Remember Allisence? She wrote for Reality
101 in 2011–12. Allisence was just starting a second career and in her first year of teaching last time she blogged. Reality 101 is circling back
with her for a Reality
Check to get her perspective and
sage advice for new teachers.
Last year, I was a first-year teacher trying to figure out
how to navigate the system and balance student schedules that made my room feel
like a three-ring circus. I was perplexed by how to teach such a wide range of
students, but even though I have a year of experience under my belt, everything
seems that much more complicated!
This year, everything about my classroom is different.
Rather than having a span of six grade levels, I only have four, but rather
than only having seven students I have 12. There are only four things that have
stayed the same: two students, the fact that every day is a new adventure and
the reality that I still have no balance in my life.
Consequently, it makes sense that I still consider myself
a new teacher and one that’s always learning. Here are a few things I’ve
learned so far this school year:
Restraining is no
I have many students with severe behavior concerns that have required my aides and
me to become fully certified in non-violent crisis intervention (restraint
training). There have been many instances with students where we’ve had to
physically restrain them because they were an imminent danger to themselves or
others. This process is no fun for anyone.
I have a new student with a severe hearing impairment. While he is verbal and
communicates with spoken words, it’s been a blessing to teach him the alphabet
paired with sign language. Since he is a very kinesthetic learner, these hand
motions have improved his learning and retention abilities. Besides, sign
language hasn’t just helped him, it has helped all my students!
Nobody cares about
Last year, I would get stressed about observations and would worry about my
scores. I’ve since then realized that while I do still care about these
observations, they don’t really matter that much. If I’m teaching what and how
I’m supposed to be teaching on a daily basis, even unannounced observations are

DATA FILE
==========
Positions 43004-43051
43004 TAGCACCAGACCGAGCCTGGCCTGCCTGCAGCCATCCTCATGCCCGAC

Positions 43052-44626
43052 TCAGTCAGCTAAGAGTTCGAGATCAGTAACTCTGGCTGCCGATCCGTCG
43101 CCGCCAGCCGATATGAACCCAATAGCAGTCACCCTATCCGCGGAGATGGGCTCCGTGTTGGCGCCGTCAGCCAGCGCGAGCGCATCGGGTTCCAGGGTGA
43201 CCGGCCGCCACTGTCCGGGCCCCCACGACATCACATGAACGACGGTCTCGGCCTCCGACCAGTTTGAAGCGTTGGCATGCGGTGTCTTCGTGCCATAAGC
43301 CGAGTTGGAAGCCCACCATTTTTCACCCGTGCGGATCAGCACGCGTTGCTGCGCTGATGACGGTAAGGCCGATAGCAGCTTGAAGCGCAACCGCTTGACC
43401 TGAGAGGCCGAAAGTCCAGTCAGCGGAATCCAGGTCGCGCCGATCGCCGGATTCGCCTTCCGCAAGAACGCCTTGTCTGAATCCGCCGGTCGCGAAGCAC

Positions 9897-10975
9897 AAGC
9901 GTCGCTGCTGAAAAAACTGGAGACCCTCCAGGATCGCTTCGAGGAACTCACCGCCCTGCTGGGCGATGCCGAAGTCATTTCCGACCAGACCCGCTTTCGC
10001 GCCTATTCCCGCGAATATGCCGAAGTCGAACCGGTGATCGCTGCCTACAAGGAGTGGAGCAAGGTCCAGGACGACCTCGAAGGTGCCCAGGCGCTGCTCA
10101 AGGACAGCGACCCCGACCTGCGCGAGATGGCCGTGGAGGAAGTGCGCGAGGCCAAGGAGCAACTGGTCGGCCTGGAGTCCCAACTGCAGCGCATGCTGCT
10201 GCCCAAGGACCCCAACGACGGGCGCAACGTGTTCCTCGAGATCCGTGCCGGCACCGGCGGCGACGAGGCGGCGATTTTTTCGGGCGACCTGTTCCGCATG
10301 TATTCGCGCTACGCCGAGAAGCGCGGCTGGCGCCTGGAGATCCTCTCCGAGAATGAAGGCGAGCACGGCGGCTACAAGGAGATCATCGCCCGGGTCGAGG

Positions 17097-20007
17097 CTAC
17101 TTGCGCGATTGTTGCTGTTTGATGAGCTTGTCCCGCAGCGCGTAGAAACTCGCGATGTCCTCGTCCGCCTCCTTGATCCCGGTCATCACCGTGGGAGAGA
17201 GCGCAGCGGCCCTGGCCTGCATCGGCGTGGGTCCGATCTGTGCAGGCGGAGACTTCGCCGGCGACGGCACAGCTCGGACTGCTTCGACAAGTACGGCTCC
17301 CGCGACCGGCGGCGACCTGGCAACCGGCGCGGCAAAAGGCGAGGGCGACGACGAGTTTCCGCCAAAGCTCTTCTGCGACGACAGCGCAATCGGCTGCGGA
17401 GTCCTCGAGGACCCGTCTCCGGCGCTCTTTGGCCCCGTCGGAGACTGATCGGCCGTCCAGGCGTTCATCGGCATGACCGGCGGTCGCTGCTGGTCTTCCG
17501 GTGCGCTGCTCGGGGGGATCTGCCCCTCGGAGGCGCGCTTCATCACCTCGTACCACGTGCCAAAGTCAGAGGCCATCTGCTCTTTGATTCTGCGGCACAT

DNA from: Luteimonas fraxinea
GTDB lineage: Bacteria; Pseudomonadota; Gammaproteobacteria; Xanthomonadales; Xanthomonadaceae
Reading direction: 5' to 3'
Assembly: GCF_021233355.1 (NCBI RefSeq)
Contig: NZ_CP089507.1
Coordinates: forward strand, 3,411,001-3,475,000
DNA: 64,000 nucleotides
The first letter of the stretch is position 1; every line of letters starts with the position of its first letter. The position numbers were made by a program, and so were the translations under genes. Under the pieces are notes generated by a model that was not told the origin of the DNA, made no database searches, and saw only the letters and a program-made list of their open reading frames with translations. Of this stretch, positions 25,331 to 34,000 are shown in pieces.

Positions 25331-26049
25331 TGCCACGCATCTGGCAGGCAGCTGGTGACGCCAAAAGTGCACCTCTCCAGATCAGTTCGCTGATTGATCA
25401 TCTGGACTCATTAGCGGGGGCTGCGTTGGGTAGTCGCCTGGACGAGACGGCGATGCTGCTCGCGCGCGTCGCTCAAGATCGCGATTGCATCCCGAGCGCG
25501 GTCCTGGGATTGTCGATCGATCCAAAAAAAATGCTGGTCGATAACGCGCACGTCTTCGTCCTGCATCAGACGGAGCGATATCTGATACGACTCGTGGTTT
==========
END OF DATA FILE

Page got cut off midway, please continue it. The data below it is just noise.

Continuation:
no big deal.
You can’t be
friends with everyone.
Last year in hopes of creating collaborative relationships, I tried to be
extremely accommodating. While I still try to be as accommodating as I can be,
I now understand that I can’t be friends with everyone. Not everyone is going
to have the same beliefs as I do about my students and while I don’t want to burn
any bridges, there will always be people I work better with than others.
Wiggle seats work.
I took on a lot of kindergarteners this year who are just about the wiggliest
kids on the planet. After trying every free strategy I could think of to get
them to sit still, I finally went online and bought 10 wiggle
seats and plopped them down on the carpet. After the initial learning
curve, even my wiggliest students are now able to sit for a good 10 minutes on
They don’t always
Growing up it never occurred to my friends and me to call our teacher names no
matter how mad we were. Kids these days, however, are exposed to a whole lot
more and know quite a few more colorful words than my friends and I did. This
year I’ve been called just about every inappropriate word, but I try to remember
that they don’t mean it—they are upset and it’s not a personal attack.
But, when my students decide to tell me how much they love
me, I generally decide to take it like they mean it! Besides, it’s those words
that keep me coming back for a new adventure each and every day.